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Keywords:

  • sediment pulse;
  • dam removal;
  • channel recovery;
  • Taiwan;
  • Barlin Dam;
  • sediment transport regime

ABSTRACT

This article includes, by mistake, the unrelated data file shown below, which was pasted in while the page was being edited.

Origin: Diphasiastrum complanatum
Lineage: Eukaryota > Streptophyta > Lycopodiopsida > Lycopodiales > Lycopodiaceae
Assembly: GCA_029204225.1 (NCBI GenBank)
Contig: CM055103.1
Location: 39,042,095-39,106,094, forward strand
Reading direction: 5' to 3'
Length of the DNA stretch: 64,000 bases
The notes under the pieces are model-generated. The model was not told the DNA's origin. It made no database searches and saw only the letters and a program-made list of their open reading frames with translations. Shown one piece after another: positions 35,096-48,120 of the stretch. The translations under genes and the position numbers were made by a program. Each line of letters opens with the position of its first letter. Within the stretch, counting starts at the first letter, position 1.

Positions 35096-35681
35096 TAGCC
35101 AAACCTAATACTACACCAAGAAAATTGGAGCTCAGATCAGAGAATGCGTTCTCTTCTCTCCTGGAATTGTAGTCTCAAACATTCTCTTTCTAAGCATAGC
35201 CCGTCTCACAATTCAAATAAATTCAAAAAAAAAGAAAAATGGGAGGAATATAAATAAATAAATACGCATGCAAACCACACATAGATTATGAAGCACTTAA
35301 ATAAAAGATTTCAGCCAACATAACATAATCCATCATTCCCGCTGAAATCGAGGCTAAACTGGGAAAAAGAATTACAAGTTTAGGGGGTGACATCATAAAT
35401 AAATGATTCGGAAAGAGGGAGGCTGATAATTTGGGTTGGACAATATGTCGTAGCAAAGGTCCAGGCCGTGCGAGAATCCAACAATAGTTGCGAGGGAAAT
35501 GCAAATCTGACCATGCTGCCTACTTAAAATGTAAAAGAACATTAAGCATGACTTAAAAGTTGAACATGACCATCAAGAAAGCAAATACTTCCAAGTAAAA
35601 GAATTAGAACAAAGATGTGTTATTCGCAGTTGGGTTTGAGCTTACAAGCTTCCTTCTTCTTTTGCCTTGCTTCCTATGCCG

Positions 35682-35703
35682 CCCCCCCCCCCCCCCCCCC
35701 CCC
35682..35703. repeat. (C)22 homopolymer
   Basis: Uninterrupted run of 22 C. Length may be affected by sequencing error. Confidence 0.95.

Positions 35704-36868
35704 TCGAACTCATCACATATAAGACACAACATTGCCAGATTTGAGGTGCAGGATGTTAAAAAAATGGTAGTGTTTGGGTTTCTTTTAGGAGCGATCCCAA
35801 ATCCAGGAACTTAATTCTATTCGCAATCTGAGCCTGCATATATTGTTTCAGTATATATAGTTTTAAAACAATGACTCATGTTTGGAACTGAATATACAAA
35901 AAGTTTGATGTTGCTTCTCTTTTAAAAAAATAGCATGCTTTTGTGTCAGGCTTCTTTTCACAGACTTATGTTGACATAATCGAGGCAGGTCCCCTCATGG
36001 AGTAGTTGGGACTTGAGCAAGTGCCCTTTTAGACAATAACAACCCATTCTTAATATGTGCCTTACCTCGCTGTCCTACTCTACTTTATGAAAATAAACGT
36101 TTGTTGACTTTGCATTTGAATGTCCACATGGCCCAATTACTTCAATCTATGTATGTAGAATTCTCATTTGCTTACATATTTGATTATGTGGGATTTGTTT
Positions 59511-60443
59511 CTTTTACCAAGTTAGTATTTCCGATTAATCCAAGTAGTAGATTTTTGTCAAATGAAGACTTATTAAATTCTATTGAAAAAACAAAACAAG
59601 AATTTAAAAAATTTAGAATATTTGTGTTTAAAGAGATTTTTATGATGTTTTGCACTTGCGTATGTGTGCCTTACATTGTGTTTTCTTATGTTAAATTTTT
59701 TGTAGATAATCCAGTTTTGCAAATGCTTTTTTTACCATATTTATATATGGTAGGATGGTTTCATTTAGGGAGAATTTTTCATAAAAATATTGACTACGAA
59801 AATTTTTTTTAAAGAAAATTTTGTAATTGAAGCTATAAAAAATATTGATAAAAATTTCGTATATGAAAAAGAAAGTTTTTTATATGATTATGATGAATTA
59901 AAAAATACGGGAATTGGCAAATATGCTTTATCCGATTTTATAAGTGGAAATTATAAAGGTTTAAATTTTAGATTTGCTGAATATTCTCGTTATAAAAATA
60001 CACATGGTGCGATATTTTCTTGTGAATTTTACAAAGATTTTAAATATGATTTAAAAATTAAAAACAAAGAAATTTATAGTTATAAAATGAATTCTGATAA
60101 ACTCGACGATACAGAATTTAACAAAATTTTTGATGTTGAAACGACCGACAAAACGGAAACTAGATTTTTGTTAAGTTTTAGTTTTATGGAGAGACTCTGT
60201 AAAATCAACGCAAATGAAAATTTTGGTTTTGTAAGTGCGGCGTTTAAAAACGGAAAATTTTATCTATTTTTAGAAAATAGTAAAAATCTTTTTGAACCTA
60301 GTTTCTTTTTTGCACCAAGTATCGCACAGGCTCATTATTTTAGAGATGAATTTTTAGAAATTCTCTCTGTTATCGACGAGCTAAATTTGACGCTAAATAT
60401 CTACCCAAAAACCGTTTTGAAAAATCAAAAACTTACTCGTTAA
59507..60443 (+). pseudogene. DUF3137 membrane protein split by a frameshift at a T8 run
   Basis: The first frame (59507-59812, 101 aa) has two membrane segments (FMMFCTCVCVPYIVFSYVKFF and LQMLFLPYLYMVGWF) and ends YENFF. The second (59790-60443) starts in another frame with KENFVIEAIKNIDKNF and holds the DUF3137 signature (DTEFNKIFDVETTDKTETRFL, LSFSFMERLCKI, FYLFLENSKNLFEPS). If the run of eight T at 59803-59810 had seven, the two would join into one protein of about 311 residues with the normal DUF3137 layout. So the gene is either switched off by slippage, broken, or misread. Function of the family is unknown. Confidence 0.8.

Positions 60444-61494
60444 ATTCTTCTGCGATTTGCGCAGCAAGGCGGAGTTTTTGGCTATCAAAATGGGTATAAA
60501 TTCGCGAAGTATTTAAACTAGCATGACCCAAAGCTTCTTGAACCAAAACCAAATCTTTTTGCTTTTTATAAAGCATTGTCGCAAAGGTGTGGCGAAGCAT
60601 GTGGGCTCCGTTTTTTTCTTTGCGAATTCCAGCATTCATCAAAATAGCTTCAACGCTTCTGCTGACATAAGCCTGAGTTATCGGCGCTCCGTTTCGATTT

The rates and styles of channel adjustments following an abrupt and voluminous sediment pulse are investigated in the context of site and valley characteristics and time-varying sediment transport regimes. Approximately 10.5 x 106 m3 of stored gravel and sand was exposed when Barlin Dam failed during Typhoon WeiPa in 2007. The dam was located on the Dahan River, Taiwan, a system characterized by steep river gradients, typhoon- and monsoon-driven hydrology, high, episodic sediment supply, and highly variable hydraulic conditions. Topography, bulk sediment samples, aerial photos, and simulated hydraulic conditions are analyzed to investigate temporal and spatial patterns in morphology and likely sediment transport regimes. Results document the rapid response of the reservoir and downstream channel, which occurred primarily through incision and adjustment of channel gradient. Hydraulic simulations illustrate how the dominant sediment transport regime likely varies between study periods with sediment yield and caliber and with the frequency and duration of high flows. Collectively, results indicate that information on variability in sediment transport regime, valley configuration, and distance from the dam is needed to explain the rate and pattern of morphological changes across study periods. Copyright © 2013 John Wiley & Sons, Ltd.